• Book Review,  Reviews

    The Art of Being Normal – Lisa Williamson

    “One afternoon, when I was eight years old, my class was told to write about what we wanted to be when we grew up. Miss Box went round the class, asking each one of us to stand up and share what we had written. Zachary Olsen wanted to play for the premier league. Lexi Taylor wants to be an Actress. Harry Beaumont planned on being Prime Minister. Simon Allen wanted to be Harry Potter, so badly that the previous term he had scratched a lightening bolt on to his forehead with a pair of craft scissors.  But I didn’t want to be any of these things.”  When rumoured bad boy…

  • Book Review,  Reviews

    Gary’s Garden – Gary Northfield

    Ever walk through a garden and feel that the insects and the birds are up to something? Now you can find out what in this special collection of comic strips focusing on all the birds, bugs and creepy crawlies who are all up to no good while Gary’s relaxing in his garden. A grumpy caterpillar, a space travelling ladybird and a ninja hedgehog will provide much entertainment for hours to come, and have you laughing like you wouldn’t believe!  *** Again, a collection of fantastic comic strips which have come from The Phoenix, I am so looking into a subscription for my nephew in a few years! Gary’s Garden is…

  • Guest Post

    Guest post: My Epic Train Journey by Kenneth Oppel author of The Boundless

    I love trains, and am always up for an epic journey, so here are five people that I would definitely want with me on the voyage. William Cornelius Van Horne The General Manager of the Canadian Pacific Railway (CPR), Van Horne’s job was to make sure the railway got built, pushing it west to meet up with the tracks being built into the mountains from Vancouver. Van Horne’s energy and drive were legendary. He joined survey teams and hefted a sixty pound pack through the wilds of the Rockies. No detail of the railway was too small for him to overlook. He had many and varied interests and hobbies, a restlessly…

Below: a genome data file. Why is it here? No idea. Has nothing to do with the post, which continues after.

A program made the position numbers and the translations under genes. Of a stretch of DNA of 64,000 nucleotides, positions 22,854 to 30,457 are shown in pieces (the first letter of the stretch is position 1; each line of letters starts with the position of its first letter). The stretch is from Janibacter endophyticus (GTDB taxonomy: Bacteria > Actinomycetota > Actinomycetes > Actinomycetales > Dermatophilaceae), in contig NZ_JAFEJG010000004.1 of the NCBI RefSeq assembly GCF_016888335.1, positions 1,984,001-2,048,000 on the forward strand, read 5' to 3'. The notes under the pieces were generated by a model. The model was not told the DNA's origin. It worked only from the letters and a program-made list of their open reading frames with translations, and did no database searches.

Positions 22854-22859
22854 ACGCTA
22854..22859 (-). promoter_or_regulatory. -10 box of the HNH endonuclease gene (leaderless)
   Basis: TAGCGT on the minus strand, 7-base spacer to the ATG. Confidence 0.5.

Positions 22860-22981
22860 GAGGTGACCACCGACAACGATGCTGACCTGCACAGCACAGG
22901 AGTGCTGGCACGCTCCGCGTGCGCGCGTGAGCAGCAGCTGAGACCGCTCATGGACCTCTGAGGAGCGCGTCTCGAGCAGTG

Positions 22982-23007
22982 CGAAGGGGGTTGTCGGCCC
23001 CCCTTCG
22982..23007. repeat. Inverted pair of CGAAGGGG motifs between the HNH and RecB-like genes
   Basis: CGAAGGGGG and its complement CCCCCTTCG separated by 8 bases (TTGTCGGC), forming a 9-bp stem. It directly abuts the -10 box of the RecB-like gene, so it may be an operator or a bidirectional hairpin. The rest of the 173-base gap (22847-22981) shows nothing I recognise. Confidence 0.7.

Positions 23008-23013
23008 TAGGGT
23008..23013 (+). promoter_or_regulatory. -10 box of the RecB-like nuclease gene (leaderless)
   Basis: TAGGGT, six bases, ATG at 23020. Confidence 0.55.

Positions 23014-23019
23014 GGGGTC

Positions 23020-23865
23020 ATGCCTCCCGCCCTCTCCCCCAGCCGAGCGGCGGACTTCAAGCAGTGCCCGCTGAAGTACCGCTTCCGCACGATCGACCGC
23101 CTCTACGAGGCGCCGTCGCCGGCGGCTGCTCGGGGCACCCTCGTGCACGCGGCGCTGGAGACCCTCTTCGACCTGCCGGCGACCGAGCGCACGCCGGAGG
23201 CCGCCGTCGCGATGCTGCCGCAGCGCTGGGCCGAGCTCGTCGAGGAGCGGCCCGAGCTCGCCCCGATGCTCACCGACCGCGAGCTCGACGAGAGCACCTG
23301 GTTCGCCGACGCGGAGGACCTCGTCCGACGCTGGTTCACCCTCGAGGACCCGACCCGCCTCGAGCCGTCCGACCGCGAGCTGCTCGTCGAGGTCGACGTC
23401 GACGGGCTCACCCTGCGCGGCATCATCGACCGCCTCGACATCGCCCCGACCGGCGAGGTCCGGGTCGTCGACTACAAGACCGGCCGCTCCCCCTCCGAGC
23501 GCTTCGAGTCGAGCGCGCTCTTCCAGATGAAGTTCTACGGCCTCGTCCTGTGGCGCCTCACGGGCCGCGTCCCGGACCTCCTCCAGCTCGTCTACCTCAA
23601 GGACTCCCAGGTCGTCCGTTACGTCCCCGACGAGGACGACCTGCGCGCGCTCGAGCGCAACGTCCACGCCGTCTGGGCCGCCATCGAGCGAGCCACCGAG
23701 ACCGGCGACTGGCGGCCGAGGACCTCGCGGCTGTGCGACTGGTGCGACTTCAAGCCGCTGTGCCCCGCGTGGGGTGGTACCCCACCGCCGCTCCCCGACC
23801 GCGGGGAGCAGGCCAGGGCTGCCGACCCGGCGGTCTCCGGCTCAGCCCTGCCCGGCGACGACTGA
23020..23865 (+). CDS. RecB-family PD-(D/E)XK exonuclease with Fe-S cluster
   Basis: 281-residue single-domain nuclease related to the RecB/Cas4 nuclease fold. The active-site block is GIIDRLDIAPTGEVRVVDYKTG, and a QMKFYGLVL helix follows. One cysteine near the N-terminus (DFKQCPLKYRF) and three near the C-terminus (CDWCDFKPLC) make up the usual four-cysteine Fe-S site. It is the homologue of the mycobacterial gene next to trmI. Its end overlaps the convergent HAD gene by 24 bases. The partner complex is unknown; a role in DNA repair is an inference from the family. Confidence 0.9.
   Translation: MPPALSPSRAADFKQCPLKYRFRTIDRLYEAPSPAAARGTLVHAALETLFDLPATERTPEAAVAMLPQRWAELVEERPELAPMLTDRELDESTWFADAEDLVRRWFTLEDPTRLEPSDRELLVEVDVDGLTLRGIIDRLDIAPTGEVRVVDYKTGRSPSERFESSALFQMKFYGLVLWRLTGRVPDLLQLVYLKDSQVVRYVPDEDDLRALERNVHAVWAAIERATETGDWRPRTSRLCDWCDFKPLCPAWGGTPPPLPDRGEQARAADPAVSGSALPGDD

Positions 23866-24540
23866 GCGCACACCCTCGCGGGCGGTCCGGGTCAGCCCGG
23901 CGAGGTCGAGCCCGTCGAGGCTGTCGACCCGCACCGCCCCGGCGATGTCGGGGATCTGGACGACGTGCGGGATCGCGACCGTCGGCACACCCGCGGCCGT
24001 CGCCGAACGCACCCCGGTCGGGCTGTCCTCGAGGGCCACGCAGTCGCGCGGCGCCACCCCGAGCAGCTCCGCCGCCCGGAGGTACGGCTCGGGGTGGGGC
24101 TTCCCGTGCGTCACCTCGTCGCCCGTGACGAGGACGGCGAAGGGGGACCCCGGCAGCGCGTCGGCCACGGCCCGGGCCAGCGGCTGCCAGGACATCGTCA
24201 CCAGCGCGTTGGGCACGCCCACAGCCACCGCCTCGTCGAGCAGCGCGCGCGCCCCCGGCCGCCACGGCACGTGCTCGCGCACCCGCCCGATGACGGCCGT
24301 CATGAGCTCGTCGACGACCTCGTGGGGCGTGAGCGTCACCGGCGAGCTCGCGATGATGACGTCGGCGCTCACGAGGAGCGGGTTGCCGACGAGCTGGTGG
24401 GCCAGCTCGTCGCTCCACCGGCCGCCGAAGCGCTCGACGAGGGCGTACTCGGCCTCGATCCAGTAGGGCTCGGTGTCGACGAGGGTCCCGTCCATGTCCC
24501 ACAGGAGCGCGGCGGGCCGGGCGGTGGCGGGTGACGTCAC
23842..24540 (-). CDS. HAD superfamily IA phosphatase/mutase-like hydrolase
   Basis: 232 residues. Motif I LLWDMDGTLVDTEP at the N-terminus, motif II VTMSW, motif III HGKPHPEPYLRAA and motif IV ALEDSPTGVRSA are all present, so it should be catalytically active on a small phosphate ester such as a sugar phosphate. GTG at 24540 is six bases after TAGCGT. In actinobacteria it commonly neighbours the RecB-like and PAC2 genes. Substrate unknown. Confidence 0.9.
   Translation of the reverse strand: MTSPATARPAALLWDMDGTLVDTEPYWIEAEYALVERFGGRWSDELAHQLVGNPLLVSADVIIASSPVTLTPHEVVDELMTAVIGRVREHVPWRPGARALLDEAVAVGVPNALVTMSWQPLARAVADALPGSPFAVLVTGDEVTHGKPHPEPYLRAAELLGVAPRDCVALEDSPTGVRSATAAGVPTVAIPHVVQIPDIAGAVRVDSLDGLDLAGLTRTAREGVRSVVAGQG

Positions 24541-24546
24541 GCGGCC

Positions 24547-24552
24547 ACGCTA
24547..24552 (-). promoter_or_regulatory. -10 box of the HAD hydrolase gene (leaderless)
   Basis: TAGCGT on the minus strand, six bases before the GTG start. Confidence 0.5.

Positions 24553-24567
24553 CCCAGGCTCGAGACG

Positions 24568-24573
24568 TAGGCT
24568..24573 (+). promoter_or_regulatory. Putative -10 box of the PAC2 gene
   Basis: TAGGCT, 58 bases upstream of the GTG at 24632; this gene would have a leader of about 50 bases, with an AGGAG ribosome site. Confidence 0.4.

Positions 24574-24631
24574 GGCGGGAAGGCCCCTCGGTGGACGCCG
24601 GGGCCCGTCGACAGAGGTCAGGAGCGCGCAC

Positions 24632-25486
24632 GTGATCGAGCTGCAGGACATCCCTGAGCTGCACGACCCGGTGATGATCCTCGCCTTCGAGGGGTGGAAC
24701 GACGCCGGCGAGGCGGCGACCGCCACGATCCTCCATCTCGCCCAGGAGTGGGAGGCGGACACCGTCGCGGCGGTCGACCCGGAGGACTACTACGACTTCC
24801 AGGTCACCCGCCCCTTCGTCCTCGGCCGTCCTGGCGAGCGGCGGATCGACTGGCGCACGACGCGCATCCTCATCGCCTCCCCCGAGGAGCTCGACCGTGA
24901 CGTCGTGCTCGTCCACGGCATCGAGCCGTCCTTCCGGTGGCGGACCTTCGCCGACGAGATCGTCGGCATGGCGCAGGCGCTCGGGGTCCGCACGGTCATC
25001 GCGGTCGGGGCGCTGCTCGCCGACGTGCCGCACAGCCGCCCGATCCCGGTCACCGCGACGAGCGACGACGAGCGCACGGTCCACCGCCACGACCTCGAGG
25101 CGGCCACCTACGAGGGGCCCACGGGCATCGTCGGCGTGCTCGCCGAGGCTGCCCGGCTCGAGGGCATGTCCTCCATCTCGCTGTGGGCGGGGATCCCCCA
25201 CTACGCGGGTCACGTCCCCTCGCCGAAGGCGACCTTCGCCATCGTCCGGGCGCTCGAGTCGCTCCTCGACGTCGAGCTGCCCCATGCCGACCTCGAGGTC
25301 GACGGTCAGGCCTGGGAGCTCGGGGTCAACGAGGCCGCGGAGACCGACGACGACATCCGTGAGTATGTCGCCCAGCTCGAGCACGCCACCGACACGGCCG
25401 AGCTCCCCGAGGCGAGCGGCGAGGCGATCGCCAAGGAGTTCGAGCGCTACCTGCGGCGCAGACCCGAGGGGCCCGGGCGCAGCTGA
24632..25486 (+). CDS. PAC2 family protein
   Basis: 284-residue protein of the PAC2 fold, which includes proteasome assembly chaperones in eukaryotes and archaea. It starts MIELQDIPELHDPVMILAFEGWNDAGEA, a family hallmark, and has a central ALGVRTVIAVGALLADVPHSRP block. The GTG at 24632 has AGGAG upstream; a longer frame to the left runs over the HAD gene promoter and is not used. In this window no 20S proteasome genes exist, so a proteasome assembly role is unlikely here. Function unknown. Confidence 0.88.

• Book Review,  Reviews

    The Boundless – Kenneth Oppel

    “Three hours before the avalanche hits, William Everett is sitting on an upturned crate, watching for his father.  The town doesn’t even have a name yet. Nailed to a crooked post at the side of the train track is a messy hand-painted sign that says only: Mile 2553. Paint has dribbled down from the bottom of each number and letter. Yesterday when Will and his mother stepped off the train, the conductor shouted, ‘End of the line! Farewell Station!’ But Will wasn’t sure if Farewell was the town’s name or if the fellow was just in a hurry to say ‘Good riddance.’” Its 1887. Three years ago Will’s life changed…

  • Book Review,  Reviews

    The Feathered Man – Jeremy De Quidt

    “The window of Kusselmann’s shop was full of teeth. They were laid out in neat rows along polished ebony shelves, and piled into small mounds in blue and white porcelain bowls the size of your hand.  Teeth.  Hundreds of teeth. And that was just the window. If you were to go inside, you would find even more laid out on cloth lined trays along the counter and in glass-fronted cabinets along the walls.” In a German town many years ago a teeth puller is called to a lodging house. Two of its boarders have died and its time to get some money for their teeth. What the lady who owns…

  • Book Review,  Reviews

    Yellow Cake – Margo Lanagan